The systemd-confext concept follows the same principle as the
functionality but instead of working on
confext will extend only
/etc. Files and directories contained
in the confext images outside of the
/etc/ hierarchy are not
merged, and hence have no effect when included in the image. Formats for these images are of the
same as sysext images. The merged hierarchy will be mounted with "
(if not disabled via
Confexts are looked for in the directories
/usr/local/lib/confexts/. The first listed directory is not suitable for
carrying large binary images, however is still useful for carrying symlinks to them. The primary place
for installing configuration extensions is
/var/lib/confexts/. Any directories found
in these search directories are considered directory based confext images; any files with the
.raw suffix are considered disk image based confext images.
Again, just like sysext images, the confext images will contain a
file, which must match the image name (with the usual escape hatch of
and again with content being one or more of
CONFEXT_LEVEL. Confext images will then be checked and matched against the base OS
The primary use case for system images are immutable environments where debugging and development tools shall optionally be made available, but not included in the immutable base OS image itself (e.g. strace(1) and gdb(1) shall be an optionally installable addition in order to make debugging/development easier). System extension images should not be misunderstood as a generic software packaging framework, as no dependency scheme is available: system extensions should carry all files they need themselves, except for those already shipped in the underlying host system image. Typically, system extension images are built at the same time as the base OS image — within the same build system.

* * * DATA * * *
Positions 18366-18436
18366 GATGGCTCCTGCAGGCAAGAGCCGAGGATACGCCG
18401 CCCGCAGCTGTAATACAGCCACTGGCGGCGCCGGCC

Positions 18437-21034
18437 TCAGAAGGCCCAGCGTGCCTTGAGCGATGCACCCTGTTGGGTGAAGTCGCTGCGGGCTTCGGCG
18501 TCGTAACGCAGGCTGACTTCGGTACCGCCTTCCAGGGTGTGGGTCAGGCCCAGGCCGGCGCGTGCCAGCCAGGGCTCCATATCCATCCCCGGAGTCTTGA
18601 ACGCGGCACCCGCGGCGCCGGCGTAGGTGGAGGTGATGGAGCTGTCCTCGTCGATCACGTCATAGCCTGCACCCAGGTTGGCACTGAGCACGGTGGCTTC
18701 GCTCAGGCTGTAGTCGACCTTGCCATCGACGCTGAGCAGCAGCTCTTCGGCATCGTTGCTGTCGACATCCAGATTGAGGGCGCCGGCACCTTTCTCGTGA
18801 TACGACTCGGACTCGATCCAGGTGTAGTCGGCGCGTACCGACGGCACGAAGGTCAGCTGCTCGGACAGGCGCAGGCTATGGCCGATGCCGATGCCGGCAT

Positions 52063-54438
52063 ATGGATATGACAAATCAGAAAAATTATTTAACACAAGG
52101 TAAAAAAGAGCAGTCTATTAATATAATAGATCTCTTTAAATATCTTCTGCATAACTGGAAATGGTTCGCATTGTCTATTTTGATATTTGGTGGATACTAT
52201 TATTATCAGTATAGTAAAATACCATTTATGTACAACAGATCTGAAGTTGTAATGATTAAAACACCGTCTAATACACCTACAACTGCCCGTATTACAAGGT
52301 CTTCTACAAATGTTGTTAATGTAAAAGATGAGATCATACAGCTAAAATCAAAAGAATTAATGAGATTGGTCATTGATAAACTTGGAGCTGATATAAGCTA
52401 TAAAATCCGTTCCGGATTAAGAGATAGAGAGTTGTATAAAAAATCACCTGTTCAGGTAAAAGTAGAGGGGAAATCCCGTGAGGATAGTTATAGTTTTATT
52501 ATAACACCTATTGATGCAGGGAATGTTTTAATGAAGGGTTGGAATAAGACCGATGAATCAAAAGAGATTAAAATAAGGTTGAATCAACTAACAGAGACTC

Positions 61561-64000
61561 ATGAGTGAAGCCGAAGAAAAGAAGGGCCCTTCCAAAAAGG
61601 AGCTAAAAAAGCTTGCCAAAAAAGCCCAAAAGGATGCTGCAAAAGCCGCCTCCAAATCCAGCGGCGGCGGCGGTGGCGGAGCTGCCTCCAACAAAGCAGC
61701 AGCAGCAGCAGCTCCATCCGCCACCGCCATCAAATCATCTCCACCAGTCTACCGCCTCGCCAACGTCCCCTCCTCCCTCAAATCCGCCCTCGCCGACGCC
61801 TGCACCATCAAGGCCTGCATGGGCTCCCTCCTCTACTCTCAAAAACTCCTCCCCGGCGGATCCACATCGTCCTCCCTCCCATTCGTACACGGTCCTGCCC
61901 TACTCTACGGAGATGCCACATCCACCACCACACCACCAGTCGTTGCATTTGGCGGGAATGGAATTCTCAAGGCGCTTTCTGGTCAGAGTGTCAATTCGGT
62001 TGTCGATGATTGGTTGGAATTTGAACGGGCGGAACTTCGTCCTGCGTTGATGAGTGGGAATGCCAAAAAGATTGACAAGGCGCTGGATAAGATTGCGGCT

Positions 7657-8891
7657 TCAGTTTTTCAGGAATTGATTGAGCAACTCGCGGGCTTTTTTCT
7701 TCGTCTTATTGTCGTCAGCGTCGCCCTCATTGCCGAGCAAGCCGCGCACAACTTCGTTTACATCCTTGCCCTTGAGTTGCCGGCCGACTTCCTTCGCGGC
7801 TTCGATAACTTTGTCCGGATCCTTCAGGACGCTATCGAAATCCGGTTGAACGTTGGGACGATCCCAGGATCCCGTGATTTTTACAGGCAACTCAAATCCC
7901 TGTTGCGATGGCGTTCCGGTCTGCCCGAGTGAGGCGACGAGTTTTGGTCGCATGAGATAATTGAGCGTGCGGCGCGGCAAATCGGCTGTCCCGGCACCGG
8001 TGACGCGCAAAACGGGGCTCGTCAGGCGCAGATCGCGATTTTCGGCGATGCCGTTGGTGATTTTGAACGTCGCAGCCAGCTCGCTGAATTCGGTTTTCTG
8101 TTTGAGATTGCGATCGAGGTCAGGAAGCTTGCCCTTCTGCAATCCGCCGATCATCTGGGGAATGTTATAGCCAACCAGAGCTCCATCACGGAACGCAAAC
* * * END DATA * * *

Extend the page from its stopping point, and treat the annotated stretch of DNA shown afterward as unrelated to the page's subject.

Another use case for the system extension concept is temporarily overriding OS supplied resources
with newer ones, for example to install a locally compiled development version of some low-level
component over the immutable OS image without doing a full OS rebuild or modifying the nominally
immutable image. (e.g. "install" a locally built package with DESTDIR=/var/lib/extensions/mytest
make install && systemd-sysext refresh, making it available in
/usr/ as if it was installed in the OS image itself.) This case works regardless if
the underlying host
/usr/ is managed as immutable disk image or is a traditional
package manager controlled (i.e. writable) tree.
For the confext case, the OSConfig project aims to perform runtime reconfiguration of OS services. Sometimes, there is a need to swap certain configuration parameter values or restart only a specific service without deployment of new code or a complete OS deployment. In other words, we want to be able to tie the most frequently configured options to runtime updateable flags that can be changed without a system reboot. This will help reduce servicing times when there is a need for changing the OS configuration.